If you feel a bit overwhelmed by the choice, then you may like to enlist the help of a independent mortgage adviser. Not only will they be more adept at finding the right mortgage for you, they also have access to products that aren't available direct to consumers. All mortgage advisers are regulated by the Financial Services Authority, meaning they are bound by a code to treat customers fairly. They have to find the deal that is right for each borrower and can not just recommend products that may be lucrative for themselves.



Things To bear in mind When Remortgaging

  • There are lots of different types of mortgages - fixed rates, capped rates, discounts, cashbacks, flexible deals and trackers etc. Make sure the new lender or mortgage adviser explains the pros and cons of whichever deal or deals you are interested in - don't just look at the headline rate, consider all the different parts of the mortgage
  • Whatever type of remortgage deal you opt for, the lender or mortgage adviser should tell you what interest rate you will be paying and, in the case of a fixed or capped rate, how long this rate will apply for
  • If you are remortgaging onto a better deal, the lender or broker should be able to show you how much you will be saving per month (unless you are increasing the size of your mortgage at the same time, in which case repayments might not be coming down). If interest rates have risen since you took your last mortgage out, you may be looking at an increase in your monthly repayments
  • If you are considering a discount, fixed or capped rate mortgage, you may have to pay the lender's SVR when the mortgage deal finishes
  • Your mortagage adviser should tell you exactly what your monthly payments will be at the rate quoted. In addition, make sure they show you how much you would be paying at the standard variable rate to give you an idea of what you will be paying after your product term comes to an end (you can of course consider looking for a new mortgage deal when your current deal comes to an end).  You can also work your new repayments out for yourself using our mortgage calculators
  • The annual percentage rate (APR) has to appear in all adverts alongside the headline mortgage rate. APRs are meant to provide customers with a true reflection of the cost of the loan, and help you to compare different deals. However, in practice the APR is unreliable and no substitute for individually-prepared quotes listing all upfront and ongoing costs (ask your mortgage adviser for this)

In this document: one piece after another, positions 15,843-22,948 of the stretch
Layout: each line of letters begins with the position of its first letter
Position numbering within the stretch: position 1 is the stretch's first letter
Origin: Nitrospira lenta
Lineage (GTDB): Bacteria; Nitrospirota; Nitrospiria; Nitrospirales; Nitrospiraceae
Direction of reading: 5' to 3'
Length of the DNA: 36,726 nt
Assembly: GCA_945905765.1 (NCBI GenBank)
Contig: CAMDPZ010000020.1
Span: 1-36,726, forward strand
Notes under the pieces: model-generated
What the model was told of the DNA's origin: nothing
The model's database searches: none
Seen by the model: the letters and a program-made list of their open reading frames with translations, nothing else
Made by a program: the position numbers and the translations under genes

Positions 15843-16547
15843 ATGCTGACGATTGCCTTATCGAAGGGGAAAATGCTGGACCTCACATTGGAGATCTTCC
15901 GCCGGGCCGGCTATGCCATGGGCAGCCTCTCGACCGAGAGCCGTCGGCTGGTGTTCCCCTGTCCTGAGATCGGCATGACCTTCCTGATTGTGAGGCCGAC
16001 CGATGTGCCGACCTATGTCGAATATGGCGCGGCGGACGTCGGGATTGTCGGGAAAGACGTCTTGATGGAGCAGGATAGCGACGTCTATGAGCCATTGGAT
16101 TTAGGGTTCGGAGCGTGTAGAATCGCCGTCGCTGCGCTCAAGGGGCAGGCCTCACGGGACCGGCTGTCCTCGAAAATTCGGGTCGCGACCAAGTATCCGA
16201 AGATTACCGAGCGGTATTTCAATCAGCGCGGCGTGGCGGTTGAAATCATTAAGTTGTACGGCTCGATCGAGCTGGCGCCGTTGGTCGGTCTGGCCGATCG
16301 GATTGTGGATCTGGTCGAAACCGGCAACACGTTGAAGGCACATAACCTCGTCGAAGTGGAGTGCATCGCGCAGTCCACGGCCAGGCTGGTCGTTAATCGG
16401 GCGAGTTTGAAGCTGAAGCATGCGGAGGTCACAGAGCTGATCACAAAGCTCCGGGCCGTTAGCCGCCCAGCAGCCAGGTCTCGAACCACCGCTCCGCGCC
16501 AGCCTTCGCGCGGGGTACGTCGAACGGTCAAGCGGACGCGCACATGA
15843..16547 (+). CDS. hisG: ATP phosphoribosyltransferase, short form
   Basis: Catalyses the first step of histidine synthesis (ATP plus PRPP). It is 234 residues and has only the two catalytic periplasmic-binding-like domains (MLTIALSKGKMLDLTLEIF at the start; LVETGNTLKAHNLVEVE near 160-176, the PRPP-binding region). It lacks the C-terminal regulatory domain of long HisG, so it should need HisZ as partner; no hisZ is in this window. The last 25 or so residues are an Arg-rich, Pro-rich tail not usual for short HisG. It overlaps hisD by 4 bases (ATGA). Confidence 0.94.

• Currently, most mortgage lenders apply early redemption charges (ERCs) to certain deals, such as fixed rates and discounts, for example. An ERC is usually calculated as several month's interest on a loan, and can run to thousands of pounds. You may be charged an ERC if you pay off or switch your mortgage within a certain time period. Before you remortgage, check whether ERCs apply to your existing deal, and if so, how much they will cost. Exit fees are charges levied when you move to a new lender
  • The average product fee on a mortgage is now around £1,000 so be prepared to factor this into your budgeting when you are remortgaging
  • It usualy takes several weeks for a mortgage to complete, though it can take longer if there are complications. Your mortgage adviser should give you an idea of the time-scale involved, or if you aren't using an adviser, you will have to rely on your lender's estimate
  • Remember, you can remortgage as many times as you like, and as often as you like. But bear in mind that you may well be liable to pay ERCs if you are currently on a fixed, capped or discounted rate. And you may have to pay arrangement fees.  You should look at your mortgage every year or two and see whether remortgaging would save you money

Useful Links

>>> Mortgage Sharing
>>> Guarantor Mortgages
>>> Government Schemes
>>> First time buyer mortgages
>>> Mortgage Calculators
>>> Interest Only Mortgages
>>> Mortgage Blogs - News & Articles